A man with alleged links to drugs and loyalist terrorists who has had almost £5m of assets frozen is a former police officer.
A house in Glenavy, County Antrim, was one of the assets frozen
The Police Service of Northern Ireland confirmed Colin Armstrong had to resign from the force over "neglect of duty".
The Assets Recovery Agency was granted an interim order and a receiver has taken control of assets of about £4.8m.
The assets, which include 49 properties, belong to Mr Armstrong and Geraldine Mallon from Glenavy.
The ARA alleges that Mr Armstrong was linked to drug trafficking between Belgium and Northern Ireland in 1994.
It is the agency's biggest ever seizure in Northern Ireland. The order was granted by the High Court in Belfast.
A Police Service of Northern Ireland spokeswoman said: "He was a full time reserve officer who had to leave in August 1991.
"He was required to resign as a consequence of neglect of duty. The disciplinary charges were not in respect of any criminal activities."
ARA assistant director Alan McQuillan said their case put to the court alleged that Mr Armstrong had been dealing in all types of of illegal drugs.
"In the case of Ms Mallon, we have simply alleged that she is Mr Armstrong's partner, that she holds some of the assets in her own name, and that she is a director of some of the companies."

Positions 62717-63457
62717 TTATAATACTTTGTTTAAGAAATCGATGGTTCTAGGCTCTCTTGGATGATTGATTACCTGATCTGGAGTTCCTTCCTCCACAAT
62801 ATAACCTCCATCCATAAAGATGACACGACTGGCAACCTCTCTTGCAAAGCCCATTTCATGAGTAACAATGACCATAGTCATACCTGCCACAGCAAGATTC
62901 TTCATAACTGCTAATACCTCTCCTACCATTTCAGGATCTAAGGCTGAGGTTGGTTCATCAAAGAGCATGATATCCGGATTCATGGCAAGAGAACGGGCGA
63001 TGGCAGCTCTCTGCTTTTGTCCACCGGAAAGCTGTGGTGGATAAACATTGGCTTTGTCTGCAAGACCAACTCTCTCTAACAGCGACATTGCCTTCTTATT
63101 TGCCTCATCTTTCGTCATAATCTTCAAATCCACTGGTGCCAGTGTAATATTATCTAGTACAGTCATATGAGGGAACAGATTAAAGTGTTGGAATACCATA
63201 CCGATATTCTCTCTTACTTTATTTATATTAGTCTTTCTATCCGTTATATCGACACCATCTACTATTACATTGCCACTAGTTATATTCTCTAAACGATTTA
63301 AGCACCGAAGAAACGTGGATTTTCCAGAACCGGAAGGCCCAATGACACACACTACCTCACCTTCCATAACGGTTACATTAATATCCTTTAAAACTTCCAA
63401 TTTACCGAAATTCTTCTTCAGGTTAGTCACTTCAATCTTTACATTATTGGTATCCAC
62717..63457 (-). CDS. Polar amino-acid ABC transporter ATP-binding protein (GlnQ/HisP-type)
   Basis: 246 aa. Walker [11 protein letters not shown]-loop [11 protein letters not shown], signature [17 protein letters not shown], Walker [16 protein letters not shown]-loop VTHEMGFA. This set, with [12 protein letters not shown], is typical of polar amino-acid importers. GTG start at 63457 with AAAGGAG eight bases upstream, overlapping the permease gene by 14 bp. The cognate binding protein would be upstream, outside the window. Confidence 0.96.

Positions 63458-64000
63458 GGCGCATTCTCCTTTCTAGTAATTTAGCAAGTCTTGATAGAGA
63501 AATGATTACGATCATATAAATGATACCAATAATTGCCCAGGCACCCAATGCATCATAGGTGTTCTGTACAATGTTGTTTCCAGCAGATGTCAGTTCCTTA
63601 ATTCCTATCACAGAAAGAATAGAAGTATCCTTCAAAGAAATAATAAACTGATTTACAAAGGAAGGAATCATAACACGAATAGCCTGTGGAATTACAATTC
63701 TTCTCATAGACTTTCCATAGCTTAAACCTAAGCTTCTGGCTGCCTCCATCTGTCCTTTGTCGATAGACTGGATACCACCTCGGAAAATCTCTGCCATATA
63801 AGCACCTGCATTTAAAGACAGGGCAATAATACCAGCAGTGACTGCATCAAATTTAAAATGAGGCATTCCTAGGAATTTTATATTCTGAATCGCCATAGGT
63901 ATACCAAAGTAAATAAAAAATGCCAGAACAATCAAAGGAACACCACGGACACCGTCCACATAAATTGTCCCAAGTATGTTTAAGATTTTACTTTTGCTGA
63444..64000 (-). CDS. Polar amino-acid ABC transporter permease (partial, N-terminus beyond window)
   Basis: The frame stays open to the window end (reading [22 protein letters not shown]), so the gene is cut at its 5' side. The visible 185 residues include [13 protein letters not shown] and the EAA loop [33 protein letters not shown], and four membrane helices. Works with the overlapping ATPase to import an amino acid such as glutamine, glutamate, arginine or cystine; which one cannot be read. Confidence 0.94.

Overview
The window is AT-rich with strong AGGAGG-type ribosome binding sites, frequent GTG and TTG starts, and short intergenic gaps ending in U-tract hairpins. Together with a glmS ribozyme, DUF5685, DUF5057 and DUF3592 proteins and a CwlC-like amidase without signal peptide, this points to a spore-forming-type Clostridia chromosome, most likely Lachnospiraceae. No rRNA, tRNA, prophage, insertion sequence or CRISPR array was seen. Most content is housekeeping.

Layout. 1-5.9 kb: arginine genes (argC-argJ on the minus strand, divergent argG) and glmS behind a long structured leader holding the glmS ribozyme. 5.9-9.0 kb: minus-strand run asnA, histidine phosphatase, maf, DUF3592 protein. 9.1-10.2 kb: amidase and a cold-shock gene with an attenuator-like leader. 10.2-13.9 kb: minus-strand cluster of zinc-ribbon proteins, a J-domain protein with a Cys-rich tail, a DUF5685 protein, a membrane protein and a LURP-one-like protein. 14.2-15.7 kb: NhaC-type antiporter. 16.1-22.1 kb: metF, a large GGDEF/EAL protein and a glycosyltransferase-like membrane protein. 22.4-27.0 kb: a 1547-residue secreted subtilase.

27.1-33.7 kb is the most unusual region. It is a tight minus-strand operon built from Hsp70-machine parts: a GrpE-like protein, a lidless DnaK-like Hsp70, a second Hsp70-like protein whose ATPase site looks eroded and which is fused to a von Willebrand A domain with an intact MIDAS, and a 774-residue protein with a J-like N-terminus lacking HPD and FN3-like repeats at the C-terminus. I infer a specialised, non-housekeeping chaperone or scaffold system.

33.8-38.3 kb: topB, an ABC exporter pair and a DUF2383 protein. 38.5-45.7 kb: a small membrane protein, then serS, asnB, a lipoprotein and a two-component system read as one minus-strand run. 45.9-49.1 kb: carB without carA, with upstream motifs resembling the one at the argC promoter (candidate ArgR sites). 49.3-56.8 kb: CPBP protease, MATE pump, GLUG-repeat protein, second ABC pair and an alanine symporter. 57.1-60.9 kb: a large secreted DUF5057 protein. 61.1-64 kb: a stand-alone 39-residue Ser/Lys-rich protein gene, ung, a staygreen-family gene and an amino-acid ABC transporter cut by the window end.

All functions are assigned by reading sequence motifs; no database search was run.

Mr Armstrong owns 47 houses in Northern Ireland, one in Dublin and one in France, and a number of companies, including two identified as Modern Homes (NI) Ltd and Tudor Road Properties Ltd.
It is alleged that the 38-year-old had links with the UVF, and then the LVF following the split between those organisations.
Northern Ireland Office Security Minister Ian Pearson said it was a major operation by the agency.
"This is another significant action by the ARA and clearly indicates the agency's commitment to deprive criminals of their profits," he said.
DUP MP Nigel Dodds commended the work of the ARA but pointed out that in the agency's 18-month existence only £2m had been seized.
"Those figures indicate that all the ARA is doing so far is dealing with loose change. There needs to be a big effort to get far, far more money recovered," he said.
Alan McQuillan said people wanted the agency to concentrate on drug dealing.
Mr Dodds also said there was an imbalance between those targeted, as four times as much had been recovered from loyalists as from republicans.
"A job of work needs to be done to ensure that the vast amounts of money that is sloshing about out there in terms of republican activity, as well as loyalist activity, that that is targeted," he said.
"There is massive amounts being gained through money laundering, fuel laundering, through smuggling, racketeering and so on, on the republican side as well as the loyalist side."
However, Mr McQuillan pointed out that, until recently, an individual could not be referred to the ARA if there was an ongoing criminal investigation.
He added that a key crime people wanted the agency to concentrate on was drug dealing.
"In the loyalist community, drug dealing is run by the paramilitaries and it is generally run for personal gain by a large number of people.
"So there are a large number of targets there who are all making significant amounts of money," he said.
"If you go into the republican community, the PIRA, in general, do not do drugs, so you won't find large numbers, on the same sort of scale, of drug dealers in that community.
"The issue is that you have to judge this on the longer term."